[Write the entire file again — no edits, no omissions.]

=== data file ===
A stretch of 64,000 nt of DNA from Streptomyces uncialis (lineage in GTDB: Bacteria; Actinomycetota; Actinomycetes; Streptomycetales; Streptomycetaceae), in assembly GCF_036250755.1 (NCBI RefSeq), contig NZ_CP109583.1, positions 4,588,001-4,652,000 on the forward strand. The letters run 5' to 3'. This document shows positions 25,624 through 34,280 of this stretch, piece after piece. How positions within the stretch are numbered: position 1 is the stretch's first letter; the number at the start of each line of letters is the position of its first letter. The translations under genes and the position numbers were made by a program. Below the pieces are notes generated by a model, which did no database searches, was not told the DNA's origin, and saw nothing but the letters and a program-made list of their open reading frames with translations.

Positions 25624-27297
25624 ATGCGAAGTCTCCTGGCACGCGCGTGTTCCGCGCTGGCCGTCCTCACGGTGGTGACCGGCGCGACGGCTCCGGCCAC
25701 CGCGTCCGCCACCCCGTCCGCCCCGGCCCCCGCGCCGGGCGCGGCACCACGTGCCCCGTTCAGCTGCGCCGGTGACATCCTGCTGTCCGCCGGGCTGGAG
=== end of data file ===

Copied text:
A stretch of 64,000 nt of DNA from Streptomyces uncialis (lineage in GTDB: Bacteria; Actinomycetota; Actinomycetes; Streptomycetales; Streptomycetaceae), in assembly GCF_036250755.1 (NCBI RefSeq), contig NZ_CP109583.1, positions 4,588,001-4,652,000 on the forward strand. The letters run 5' to 3'. This document shows positions 25,624 through 34,280 of this stretch, piece after piece. How positions within the stretch are numbered: position 1 is the stretch's first letter; the number at the start of each line of letters is the position of its first letter. The translations under genes and the position numbers were made by a program. Below the pieces are notes generated by a model, which did no database searches, was not told the DNA's origin, and saw nothing but the letters and a program-made list of their open reading frames with translations.

Positions 25624-27297
25624 ATGCGAAGTCTCCTGGCACGCGCGTGTTCCGCGCTGGCCGTCCTCACGGTGGTGACCGGCGCGACGGCTCCGGCCAC
25701 CGCGTCCGCCACCCCGTCCGCCCCGGCCCCCGCGCCGGGCGCGGCACCACGTGCCCCGTTCAGCTGCGCCGGTGACATCCTGCTGTCCGCCGGGCTGGAG